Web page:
President Barack Obama speaks about Iran and Israeli Prime Minister Benjamin Netanyahu's speech to Congress during a meeting with Defense Secretary Ash Carter in the Oval Office of the White House in Washington. Image Credit: AP

Israeli Prime Minister Benjamin Netanyahu offered “nothing new” in his diatribe on Tuesday at his third appearance before a joint session of the US Congress, blasting ongoing negotiations in Europe between the so-called P5+1 (the US, Russia, Britain, France, China plus Germany) and Iran over the latter’s alleged nuclear ambitions.

This sharp evaluation was offered by the US President Barack Obama at a press meeting 10 minutes after Netanyahu finished with his loud outrage over the ongoing negotiations with Iran; although he did not offer any alternatives for dealing with Tehran. He, however, still received loud applause and a standing ovation at the Republican-dominated session.

Obama and his Vice-President, Joe Biden, who was travelling overseas, did not attend the Congressional session, presumably because of the severe public exchanges over Netanyahu’s untimely address to Congress and the ongoing negotiations with Iran. The invitation to Netanyahu was secretly issued by Republican House Speaker John Boehner. The Israeli prime minister’s relationship with Obama has been cool and he will be running for re-election on March 17. American presidents shun foreign leaders at such times, lest it imply US support for a foreign candidate.

Moreover, about 60 of Obama’s fellow Democrats in the US Congress boycotted Netanyahu’s address, while two senior US officials — Susan Rice, the national security adviser, and Samantha Powers, the US ambassador to the UN — spoke at the annual conference of the American Israel Public Affairs Committee (Aipac).

Netanyahu’s preference was for the US to maintain its restrictions on Iran. “If the world powers are not prepared to insist that Iran change its behaviour before a deal is signed,” he said, “they should at the very least be prepared to insist that Iran changes its behaviour before the deal expires”.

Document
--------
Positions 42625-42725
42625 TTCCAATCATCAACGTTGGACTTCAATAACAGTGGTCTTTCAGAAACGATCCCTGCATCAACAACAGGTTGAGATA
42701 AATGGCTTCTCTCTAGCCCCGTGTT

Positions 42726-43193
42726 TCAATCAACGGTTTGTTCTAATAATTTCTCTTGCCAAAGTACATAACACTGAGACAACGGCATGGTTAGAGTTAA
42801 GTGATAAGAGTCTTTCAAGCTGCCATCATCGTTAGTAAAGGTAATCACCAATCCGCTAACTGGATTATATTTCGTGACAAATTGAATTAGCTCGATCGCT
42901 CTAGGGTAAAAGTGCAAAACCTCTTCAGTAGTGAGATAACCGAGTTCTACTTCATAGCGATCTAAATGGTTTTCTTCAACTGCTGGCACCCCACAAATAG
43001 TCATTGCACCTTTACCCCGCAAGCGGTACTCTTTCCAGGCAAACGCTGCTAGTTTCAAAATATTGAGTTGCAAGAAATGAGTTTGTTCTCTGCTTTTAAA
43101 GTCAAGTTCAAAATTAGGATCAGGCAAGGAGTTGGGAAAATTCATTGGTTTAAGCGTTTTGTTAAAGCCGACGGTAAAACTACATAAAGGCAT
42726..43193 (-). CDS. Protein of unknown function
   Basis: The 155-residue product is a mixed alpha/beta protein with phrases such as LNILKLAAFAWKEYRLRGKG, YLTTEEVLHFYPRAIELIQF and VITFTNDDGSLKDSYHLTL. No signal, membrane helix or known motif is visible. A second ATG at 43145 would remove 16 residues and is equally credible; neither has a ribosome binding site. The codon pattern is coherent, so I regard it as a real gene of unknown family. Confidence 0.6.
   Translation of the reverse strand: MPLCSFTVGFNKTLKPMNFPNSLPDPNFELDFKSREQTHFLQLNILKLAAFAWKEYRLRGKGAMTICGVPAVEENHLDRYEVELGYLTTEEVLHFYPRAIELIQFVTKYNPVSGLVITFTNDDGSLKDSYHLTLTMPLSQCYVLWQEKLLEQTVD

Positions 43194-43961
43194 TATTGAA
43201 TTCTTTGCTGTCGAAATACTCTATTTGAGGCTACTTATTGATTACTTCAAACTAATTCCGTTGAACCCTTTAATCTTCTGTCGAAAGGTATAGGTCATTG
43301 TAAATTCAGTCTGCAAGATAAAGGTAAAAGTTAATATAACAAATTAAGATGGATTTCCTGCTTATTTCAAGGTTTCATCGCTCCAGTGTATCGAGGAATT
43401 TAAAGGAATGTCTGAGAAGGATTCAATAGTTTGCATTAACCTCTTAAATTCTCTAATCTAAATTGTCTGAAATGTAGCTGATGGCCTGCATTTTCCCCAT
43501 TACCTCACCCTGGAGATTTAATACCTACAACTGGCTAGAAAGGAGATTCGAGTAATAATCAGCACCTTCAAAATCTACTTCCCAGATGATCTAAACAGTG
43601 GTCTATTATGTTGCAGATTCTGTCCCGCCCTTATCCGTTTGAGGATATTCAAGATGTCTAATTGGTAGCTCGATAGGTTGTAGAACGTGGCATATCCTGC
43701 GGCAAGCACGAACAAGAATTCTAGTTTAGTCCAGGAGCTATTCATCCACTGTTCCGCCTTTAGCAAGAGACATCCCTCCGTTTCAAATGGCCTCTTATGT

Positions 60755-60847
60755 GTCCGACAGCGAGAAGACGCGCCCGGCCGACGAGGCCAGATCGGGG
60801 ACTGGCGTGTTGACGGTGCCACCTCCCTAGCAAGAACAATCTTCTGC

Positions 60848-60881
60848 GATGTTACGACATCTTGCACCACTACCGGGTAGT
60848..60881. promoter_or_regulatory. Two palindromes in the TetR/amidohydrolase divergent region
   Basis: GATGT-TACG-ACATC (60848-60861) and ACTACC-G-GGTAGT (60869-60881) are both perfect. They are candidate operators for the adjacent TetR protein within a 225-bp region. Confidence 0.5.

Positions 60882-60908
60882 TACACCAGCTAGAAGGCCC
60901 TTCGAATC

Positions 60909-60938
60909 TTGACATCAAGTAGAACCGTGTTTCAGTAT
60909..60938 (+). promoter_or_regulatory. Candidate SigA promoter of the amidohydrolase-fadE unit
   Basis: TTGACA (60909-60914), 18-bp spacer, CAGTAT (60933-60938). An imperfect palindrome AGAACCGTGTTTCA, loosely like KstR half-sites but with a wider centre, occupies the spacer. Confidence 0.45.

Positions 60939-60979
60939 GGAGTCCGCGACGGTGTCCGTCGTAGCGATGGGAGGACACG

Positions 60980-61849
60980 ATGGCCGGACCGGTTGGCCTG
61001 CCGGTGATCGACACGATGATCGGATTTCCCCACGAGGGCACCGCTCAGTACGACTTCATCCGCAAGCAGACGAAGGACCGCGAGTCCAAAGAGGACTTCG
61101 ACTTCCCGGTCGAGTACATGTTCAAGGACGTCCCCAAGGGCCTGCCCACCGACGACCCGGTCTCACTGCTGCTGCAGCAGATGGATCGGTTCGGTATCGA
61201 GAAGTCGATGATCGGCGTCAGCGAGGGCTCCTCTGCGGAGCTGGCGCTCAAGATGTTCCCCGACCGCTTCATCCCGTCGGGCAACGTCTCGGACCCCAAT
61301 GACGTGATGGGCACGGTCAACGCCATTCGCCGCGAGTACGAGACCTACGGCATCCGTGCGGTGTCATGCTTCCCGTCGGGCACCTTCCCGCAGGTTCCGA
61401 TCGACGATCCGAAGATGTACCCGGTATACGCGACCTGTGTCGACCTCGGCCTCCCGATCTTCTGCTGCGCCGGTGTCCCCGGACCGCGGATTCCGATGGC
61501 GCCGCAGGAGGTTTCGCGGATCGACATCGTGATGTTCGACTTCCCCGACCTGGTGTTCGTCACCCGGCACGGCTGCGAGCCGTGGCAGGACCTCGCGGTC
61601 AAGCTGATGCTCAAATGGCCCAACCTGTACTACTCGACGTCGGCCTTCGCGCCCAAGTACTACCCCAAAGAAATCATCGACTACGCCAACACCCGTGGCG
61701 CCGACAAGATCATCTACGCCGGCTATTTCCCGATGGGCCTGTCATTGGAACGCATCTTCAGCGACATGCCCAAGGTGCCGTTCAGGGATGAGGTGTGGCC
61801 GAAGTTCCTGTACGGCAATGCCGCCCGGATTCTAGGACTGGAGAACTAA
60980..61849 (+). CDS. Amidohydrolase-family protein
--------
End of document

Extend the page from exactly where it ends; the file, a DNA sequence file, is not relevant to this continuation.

But what Netanyahu seems to forget was his stance vis-a-vis the Palestinians. He walked out of peace negotiations with the Palestinians last year despite the months-long efforts of US Secretary of State John Kerry and Martin Indyk, now vice-president and director for foreign policy at the Brookings Institution and a former US ambassador to Israel.

Here is what Diana Buttu, a former adviser to Palestinian President Mahmoud Abbas and a Gulf News columnist, had to say: “US officials should not be honouring Netanyahu and flattering him with standing ovations. They should be moving to cut off aid to his government over its grave human rights abuses and prosecuting him for war crimes committed during last summer’s brutal attack on Gaza, which killed more than 2,000 Palestinians, most of them civilians, including more than 500 children.”

Additionally, the Israeli leader would do well to give serious attention to the Arab Peace Initiative, first endorsed by the Arab League in 2002 at a summit meeting of the 22-member states in Beirut. The proposal calls for normalising relations with Israel in exchange for Tel Aviv’s complete withdrawal from the Occupied Territories including East Jerusalem, and a just settlement of the Palestinian refugee issue based on UN Resolution 194.

Missing from the US-Israel exchanges this week has been unearthing Israel’s nuclear objectives, a point that Netanyahu forgets to mention, while he is lambasting the Iranians for their reported nuclear ambitions.

Another issue the Obama administration immediately needs to focus its attention on is Israel’s refusal to transfer all the tax revenue that it collects on behalf of the Palestinian National Authority, an illogical step that Israel has taken after the Palestinians joined the International Criminal Court (ICC), a step that will be authenticated on April 1. The move would pave the way for the ICC to take jurisdiction over alleged crimes committed in Palestinian lands and to investigate the conduct of Israeli and Palestinian leaders.

The World Bank has warned that the war in Gaza has contributed to a reversal of seven years of growth in the Palestinian economy.

One can only hope under these circumstances that the upcoming Israeli national election would bring more reasonable Israeli leaders to the fore. Or else, the war mongering could be devastating.

George S. Hishmeh is a Washington-based columnist. He can be contacted at ghishmeh@gulfnews.com